From the suburbs to winelands, whale route and CBD
Lousy Game, Great Stadium
The new Cape Town Stadium in Green Point is an awesome stage for our events, even boring ones.
"It was the occasion that was greater than the event," said a local journalist seated next to us. He was right. The football was rather weak, but the moment was still spectacular. Local soccer teams Ajax Cape Town and Engen Santos kicked the first ball in the - nearly fully finished - R4.5 billion Cape Town Stadium. A great addition to the city.
Everyone came out this weekend to welcome fans to the Cape Town Stadium that was purpose-built for the 2010 World Cup. Mayor Dan Plato, Western Cape Premier Helen Zille, Morne du Plessis, a rabbi and a priest - the last two to bless the stadium. The crowd cheered and chanted. Freshly Ground performed a couple of their most famous songs. Although they sang on the far side of the field, the crowd loved them just as well.
Of course, the vuvuzelas droned from kick-off until the final whistle. The atmosphere was great - no, it was marvelous. Capetonians were proud of their new venue, and it showed. It was a great spectacle to watch.
An impressive 1000 police officers were on duty to assure a spotless debut of the stadium. Every car approaching the stadium were sniffed by dogs. Bags were inspected upon entering the gates. People were frisked as they walked in. In spite of some arguments beforehand, alcohol was sold during the game. "But no incidents were reported," announced officials contently after the game.
Now, about the game. Oh well. Let's just say the vibey spectacle in the bleachers stood in contrast to the lack of energy on the pitch. Twenty-two players (twenty-one after Ajax's Clayton Daniels was given a red card in the first half) were keenly aware of the massiveness of the moment, yet were unable to translate that into an equally fabulous game. The media focused more on what was happening off the field, rather than on.
The boredom lasted a good 92 minutes. It was only in the 93rd minute that Santos actually had one good chance, which woke us from our vuvuzela-induced slumber. Ajax goalkeeper Hans Vonk's last-minute rescue managed to keep the Santos supporters in their seats. Just for a little while longer.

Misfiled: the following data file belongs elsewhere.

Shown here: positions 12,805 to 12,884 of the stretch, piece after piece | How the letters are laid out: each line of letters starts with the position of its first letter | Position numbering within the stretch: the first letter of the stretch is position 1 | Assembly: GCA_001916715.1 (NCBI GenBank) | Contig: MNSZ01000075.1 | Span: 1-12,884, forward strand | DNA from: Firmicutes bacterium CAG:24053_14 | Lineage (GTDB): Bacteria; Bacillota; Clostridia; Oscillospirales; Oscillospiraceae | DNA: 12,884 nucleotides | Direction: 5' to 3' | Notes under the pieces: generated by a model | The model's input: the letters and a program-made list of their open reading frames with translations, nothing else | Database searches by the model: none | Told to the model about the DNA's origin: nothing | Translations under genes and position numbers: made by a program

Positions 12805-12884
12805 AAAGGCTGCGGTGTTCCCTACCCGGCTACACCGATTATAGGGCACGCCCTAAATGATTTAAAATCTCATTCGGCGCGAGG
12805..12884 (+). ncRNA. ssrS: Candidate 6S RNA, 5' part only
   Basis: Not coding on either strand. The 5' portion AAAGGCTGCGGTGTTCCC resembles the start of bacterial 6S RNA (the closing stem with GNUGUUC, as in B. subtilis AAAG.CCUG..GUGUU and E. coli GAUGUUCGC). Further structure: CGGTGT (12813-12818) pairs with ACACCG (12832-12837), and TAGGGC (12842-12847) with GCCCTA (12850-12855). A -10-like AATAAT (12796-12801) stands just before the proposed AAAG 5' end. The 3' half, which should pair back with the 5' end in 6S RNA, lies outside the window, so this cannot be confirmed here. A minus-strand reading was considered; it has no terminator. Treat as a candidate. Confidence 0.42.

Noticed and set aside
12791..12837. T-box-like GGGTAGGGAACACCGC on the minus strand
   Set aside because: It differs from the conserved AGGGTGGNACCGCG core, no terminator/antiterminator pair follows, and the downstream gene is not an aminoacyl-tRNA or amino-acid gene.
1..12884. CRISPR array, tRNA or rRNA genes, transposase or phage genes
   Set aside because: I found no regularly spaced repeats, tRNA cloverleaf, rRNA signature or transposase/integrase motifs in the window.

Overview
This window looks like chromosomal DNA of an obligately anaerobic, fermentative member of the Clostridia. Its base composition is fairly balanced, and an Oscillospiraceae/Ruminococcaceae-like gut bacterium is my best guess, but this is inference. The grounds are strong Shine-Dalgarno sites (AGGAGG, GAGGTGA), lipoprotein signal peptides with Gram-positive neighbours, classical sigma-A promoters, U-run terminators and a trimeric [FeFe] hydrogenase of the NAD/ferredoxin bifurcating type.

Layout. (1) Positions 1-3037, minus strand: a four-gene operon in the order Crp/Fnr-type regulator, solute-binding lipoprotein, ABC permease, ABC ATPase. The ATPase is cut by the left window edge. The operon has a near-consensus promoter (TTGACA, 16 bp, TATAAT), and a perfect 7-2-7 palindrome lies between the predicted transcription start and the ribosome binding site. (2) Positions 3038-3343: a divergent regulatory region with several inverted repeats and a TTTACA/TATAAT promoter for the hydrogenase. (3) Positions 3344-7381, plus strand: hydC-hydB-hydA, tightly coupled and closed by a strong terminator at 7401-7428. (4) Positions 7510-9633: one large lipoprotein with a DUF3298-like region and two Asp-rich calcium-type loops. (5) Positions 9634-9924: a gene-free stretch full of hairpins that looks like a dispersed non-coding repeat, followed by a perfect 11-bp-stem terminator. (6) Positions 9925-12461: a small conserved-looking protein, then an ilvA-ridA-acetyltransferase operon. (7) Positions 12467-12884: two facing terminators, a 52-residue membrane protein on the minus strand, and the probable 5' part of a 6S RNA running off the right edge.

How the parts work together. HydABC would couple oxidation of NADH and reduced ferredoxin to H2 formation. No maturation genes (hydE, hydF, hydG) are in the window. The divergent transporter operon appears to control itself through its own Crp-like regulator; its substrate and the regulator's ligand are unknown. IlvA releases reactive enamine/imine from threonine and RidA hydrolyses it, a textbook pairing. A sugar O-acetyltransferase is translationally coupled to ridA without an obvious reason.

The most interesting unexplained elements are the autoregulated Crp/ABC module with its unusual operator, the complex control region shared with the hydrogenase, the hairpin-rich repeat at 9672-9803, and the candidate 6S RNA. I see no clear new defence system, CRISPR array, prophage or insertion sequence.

The stadium speaker announced the goalless game would be decided through a penalty shoot-out. No extra time, just penalties. The crowd came to life again. Ajax goalie Vonk (Dutch by origin) saved the day initially by blocking Santos' second shot. Woohoo! But then he failed to score his team's fifth shot. Noooo! Vonk could have been the hero, but ended up the scapegoat for the Ajax loss, 0-0 (6-5). Shame.
Although we personally still wonder why two of the Ajax penalty's had to be retaken (both initially blocked by Santos goalkeeper Motsoeneng), Santos deserved to win the game. And they did, capturing the inaugural Soccer Festival Trophy.
The post-game press conference showed two happy coaches. Dutch Ajax coach Foppe de Haan was slightly disappointed with his teams' performance, but "was very happy to play in the new stadium." He was particularly fond of 'the grass', he joked. "It is real Dutch grass."
Abubakaar Solomons, the leading man at Engen Santos, didn't really have anything to add about his team or the match. He just thought "it was a great day for football and South Africa."
He's right. The opening of the Cape Town Stadium marks the official kick-off of the year 2010, in which it's all about football and South Africa. We're looking forward to it. Just as we look forward to more great events at our new stadium. Capetonians - please come to the new grand stadium and enjoy the art of local football... even if the game itself isn't too magnificent, the atmosphere is!
By Inge Abraham